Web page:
In most modern cars, nothing bad will happen if you mix premium and regular gas, because most vehicles can run on either fuel. However, if you have a high-performance or an older car, you may run into problems when using regular fuel when it is supposed to use premium fuel.
When you are pulling into the fuel station, you have decisions to make. First, you need to know which pump you are going to. After that, you get to choose which fuel rating you want to put in the tank. Most cars have a specified rating that should be used, but you may not always be able to get it. In this case, it might be tempting to mix gas types. Can you mix premium and regular gas, or will it lead to trouble?
In this guide, I look closer at the ramifications of mixing premium and regular fuel. I also evaluate the differences between the two and tell you what happens if you switch them. This article will also help you figure out what type is best for your car. When you reach the end, you will have some answers to your top questions.
Can You Mix Premium And Regular Gas?
It’s not recommended to mix regular and premium gas. However, there are times when there’s little choice in the matter, such as during a fuel shortage. In many cases, switching fuel grades temporarily should have little to no impact on the vehicle.
With that said, premium cars require a higher octane fuel. If you choose something lower than what’s recommended, there could be performance issues, engine knocking, accelerated wear, and other issues.
On the other hand, going from regular to premium fuel isn’t going to hurt the engine. It will only mean that you spend more money on a tank of gas with little to no performance increase.
What Happens If You Put Regular Gas In A Premium Car?
In older vehicles, trying to use regular-grade fuel when it requires premium could prove to be disastrous. Engine knock is sure to follow because of the pre-detonation. Shortly after refueling the vehicle, you would hear the knocking. Sometimes, this noise starts immediately after cranking the engine following a fill-up.
Today, cars are built a little differently. Modern vehicles are equipped with sophisticated software and sensors. If you put regular gas in your premium car, the Engine Control Unit (ECU) should make the necessary adjustments. The timing, engine performance and more will all be altered to accept the fuel as much as possible.
If you are only temporarily switching from premium to regular, you may be fine. There could be no symptoms noticed. That doesn’t mean that you should throw it all to the wind and opt for cheaper fuel. Your premium vehicle is designed to perform its best with high-octane fuel. To be safe and to get the performance you expect, it’s best to stick to what’s recommended.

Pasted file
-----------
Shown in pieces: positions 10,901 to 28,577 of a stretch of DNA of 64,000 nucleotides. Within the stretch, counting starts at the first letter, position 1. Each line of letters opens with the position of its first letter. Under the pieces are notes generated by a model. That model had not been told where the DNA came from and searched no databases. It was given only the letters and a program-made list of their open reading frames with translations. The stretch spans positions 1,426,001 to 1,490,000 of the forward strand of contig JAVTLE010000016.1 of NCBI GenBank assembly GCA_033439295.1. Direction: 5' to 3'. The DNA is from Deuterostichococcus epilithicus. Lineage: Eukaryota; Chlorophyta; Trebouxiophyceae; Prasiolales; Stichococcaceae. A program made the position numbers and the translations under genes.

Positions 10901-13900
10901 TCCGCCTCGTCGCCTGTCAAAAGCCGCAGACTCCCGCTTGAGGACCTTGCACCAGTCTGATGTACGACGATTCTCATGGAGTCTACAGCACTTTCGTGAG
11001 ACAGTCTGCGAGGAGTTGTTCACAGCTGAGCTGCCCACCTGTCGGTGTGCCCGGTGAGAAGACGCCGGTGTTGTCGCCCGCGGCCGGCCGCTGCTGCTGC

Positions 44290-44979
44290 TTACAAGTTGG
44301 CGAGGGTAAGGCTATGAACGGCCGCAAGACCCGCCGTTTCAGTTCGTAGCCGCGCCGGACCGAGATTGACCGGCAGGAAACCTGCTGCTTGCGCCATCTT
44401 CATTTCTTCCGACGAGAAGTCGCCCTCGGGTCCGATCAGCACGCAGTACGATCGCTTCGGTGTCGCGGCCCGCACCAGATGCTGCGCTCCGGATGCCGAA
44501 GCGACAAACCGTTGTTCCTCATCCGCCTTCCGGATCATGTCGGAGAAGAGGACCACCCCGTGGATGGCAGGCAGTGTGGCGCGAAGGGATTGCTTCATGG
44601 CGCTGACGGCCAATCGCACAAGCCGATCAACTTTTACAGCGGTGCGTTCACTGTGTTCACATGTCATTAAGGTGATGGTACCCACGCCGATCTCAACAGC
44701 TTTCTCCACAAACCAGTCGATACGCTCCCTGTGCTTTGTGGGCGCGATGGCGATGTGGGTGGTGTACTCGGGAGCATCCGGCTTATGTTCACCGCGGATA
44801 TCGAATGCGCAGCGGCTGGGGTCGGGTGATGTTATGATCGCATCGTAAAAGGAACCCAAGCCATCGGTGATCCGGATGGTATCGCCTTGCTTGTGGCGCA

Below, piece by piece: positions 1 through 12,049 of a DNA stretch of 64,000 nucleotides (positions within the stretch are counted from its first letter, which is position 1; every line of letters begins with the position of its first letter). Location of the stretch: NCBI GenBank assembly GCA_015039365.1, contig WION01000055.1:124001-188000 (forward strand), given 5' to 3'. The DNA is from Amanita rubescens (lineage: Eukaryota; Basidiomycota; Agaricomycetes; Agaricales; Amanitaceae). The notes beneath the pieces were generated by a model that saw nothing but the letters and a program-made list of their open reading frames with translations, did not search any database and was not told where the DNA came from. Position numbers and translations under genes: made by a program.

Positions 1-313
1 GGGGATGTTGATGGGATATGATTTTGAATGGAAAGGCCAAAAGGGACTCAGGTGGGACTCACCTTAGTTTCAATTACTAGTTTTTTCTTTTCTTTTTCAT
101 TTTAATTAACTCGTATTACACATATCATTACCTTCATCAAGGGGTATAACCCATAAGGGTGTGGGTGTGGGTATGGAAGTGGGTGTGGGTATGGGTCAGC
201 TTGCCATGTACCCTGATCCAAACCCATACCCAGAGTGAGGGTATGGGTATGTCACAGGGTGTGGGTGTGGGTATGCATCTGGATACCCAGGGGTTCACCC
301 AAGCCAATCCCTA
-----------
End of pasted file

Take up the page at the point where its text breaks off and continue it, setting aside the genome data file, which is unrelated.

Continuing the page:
What Happens If You Put Premium Gas In A Regular Car?
You may think that it would benefit your regular car if you put premium fuel in it. There are some occasions where upgrading to premium fuel can provide some benefits. Depending on what type of car you have, the premium fuel could accelerate slightly faster, get better fuel economy, and perform better overall.
In most circumstances, the higher octane fuel isn’t going to make any difference at all. You could spend more at the pump and not notice any difference. Still, the premium fuel shouldn’t hurt anything, so it’s okay to try if you want.
How Does Premium Differ from Regular Gas?
The biggest difference between the two types of fuel is the octane rating. Most fuel stations offer three types of fuel. These include:
- Regular: 87 octane
- Mid-grade: 89 octane
- Premium: 90-93 octane
However, each state has its own rating for premium fuel. Some start when the octane hits 90, and others wait until it is 92.
Octane ratings show the measure of the gas’s ability to handle compression in the engine before detonation. If the number is higher, it shows that the fuel handles more compression before detonating.
The majority of cars are fine to run with regular fuel. If your car has a turbocharger or heavy-duty engine, it might require higher octane fuel. These vehicles have a higher compression ratio that relies on the elevated octane number. Without it, knocking could occur.
How Do I Know Which Gas My Car Requires?
There are several ways to tell which fuel is required for your vehicle. The easiest way to find out is to look inside the fuel door. There may be a label inside the door telling you what fuel to use when you are at the gas station.
Aside from this method, you could also find the information in your owner’s manual. These recommendations are just as important as following the maintenance schedule from the automaker.